Six months into Imran Khan’s premiership and the new Pakistan prime minister has been plunged into his first major foreign crisis.
Last week, a suicide bomber attacked Indian soldiers in Kashmir, killing more than 40 paramilitary troops. Simultaneously, another suicide attack massacred 27 members of Iran’s Revolutionary Guard near the Pakistani border of Iran’s troubled Sistan and Baluchestan Province.
The first thing to note about the ‘South Bank seven’ is that they are nothing like the four former Labour cabinet ministers who split the party in 1981, forming the SDP. The Gang of Four were national figures who between them had held every major office of state, bar the top job. Most of the MPs who announced from a swish venue on the South Bank that they were quitting Labour to set up a new outfit have little to no public profile.
In September 2016, the Labour party reached a turning point but then failed to turn. The re-election of Jeremy Corbyn as leader with an increased majority, despite the opposition of two thirds of his own MPs, seemed to make a split inevitable. But it wasn’t until this week that Labour MPs found the nerve to leave the party and begin to form a new one: the Independent Group.
Chuka Umunna, Luciana Berger, Chris Leslie, Mike Gapes, Angela Smith, Gavin Shuker and Ann Coffey all quit citing various aspects of Corbyn’s leadership as their reason for going.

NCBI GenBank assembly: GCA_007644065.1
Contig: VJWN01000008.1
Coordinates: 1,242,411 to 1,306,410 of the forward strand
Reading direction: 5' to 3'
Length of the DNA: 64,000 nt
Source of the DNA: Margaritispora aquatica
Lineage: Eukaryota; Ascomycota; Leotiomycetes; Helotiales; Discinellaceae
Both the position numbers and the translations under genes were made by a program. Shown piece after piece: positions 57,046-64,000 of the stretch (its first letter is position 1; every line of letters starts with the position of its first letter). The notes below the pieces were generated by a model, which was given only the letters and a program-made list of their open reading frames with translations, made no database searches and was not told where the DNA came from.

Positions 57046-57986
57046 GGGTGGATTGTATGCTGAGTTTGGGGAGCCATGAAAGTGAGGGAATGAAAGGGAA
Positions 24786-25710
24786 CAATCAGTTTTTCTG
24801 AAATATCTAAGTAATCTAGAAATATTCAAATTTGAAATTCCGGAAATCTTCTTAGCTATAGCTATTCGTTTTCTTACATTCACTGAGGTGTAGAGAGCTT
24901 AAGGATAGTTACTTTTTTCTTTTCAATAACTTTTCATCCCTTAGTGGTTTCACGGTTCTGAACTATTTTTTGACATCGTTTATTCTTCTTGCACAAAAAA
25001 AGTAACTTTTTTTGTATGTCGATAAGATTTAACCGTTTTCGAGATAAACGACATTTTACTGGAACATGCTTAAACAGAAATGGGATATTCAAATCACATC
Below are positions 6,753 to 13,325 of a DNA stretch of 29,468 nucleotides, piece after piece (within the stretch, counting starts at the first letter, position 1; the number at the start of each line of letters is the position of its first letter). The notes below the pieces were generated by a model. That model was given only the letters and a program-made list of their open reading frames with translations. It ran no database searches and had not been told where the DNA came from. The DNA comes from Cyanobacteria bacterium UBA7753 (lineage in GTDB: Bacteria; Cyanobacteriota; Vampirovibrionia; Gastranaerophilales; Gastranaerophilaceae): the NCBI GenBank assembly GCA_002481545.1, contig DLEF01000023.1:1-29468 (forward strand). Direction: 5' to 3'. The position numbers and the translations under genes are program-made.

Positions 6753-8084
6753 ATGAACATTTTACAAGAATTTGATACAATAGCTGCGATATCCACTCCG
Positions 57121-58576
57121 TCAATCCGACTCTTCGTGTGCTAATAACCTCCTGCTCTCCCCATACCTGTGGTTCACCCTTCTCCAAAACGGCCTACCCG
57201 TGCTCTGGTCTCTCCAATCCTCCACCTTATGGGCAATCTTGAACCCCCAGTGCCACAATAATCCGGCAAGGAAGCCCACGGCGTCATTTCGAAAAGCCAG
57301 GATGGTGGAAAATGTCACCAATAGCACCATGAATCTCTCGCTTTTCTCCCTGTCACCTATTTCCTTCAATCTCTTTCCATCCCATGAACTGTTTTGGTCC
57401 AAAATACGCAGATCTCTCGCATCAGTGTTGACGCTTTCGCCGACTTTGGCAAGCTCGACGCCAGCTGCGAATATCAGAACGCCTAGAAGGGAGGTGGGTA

Brexit was a mutiny. Like all mutinies, it was driven by anger at authority rather than by a strategy for the future. To date, the consequences have been to deepen polarisation, but triumphant victory for either side is not the way forward. That there is no majority for any of the current options is entirely understandable: they are all awful. We can only break the polarisation with a new strategy.
‘Last fling before the ring.’ ‘Buy me a shot, I’m tying the knot.’ ‘Keep calm and bridesmaid on.’ If you find yourself on a train to Brighton, Paris or Amsterdam with a group of women in T-shirts bearing the above slogans, change carriages. You are about to witness Jen’s hen in full prosecco-and-Pringles feather. On the lash, off the leash, bonded together in squealing sisterhood for one night only.
Every ten to 15 years there is a technology breakthrough that really changes what it means to be human. The internet, mobile phones, social media and, most recently, AI voice assistance: all of these amplify the human experience. And with each technological game-changer we go through much of the same series of questions and anxieties. We worry both that it’s all too much, and too little. With the recent advances in artificial intelligence we leap ahead to the existential dangers, and at the same time wonder whether there aren’t more pressing issues to discuss: healthcare, climate change, education, the economy.
At the end of January, I had the honour and pleasure of being on Desert Island Discs. I liked Lauren Laverne and enjoyed talking with her. Afterwards I wondered if I’d been careful enough about what I said. Had I made a fool of myself? As the transmission date approached I was anxious. I told hardly anyone about the programme, in the totally unrealistic hope that people wouldn’t notice it was on. But it was OK.
Benjamin Britten was adamant that he did not want any memorial sculpture of himself in Aldeburgh, the Suffolk coastal town where he lived for 30 years. He died in 1976 and he is remembered there by the Britten-Pears music school and Snape Maltings concert hall, by John Piper’s magnificent window in the church, and at the Red House, where Britten lived, which contains his entire library, art collection and musical archive.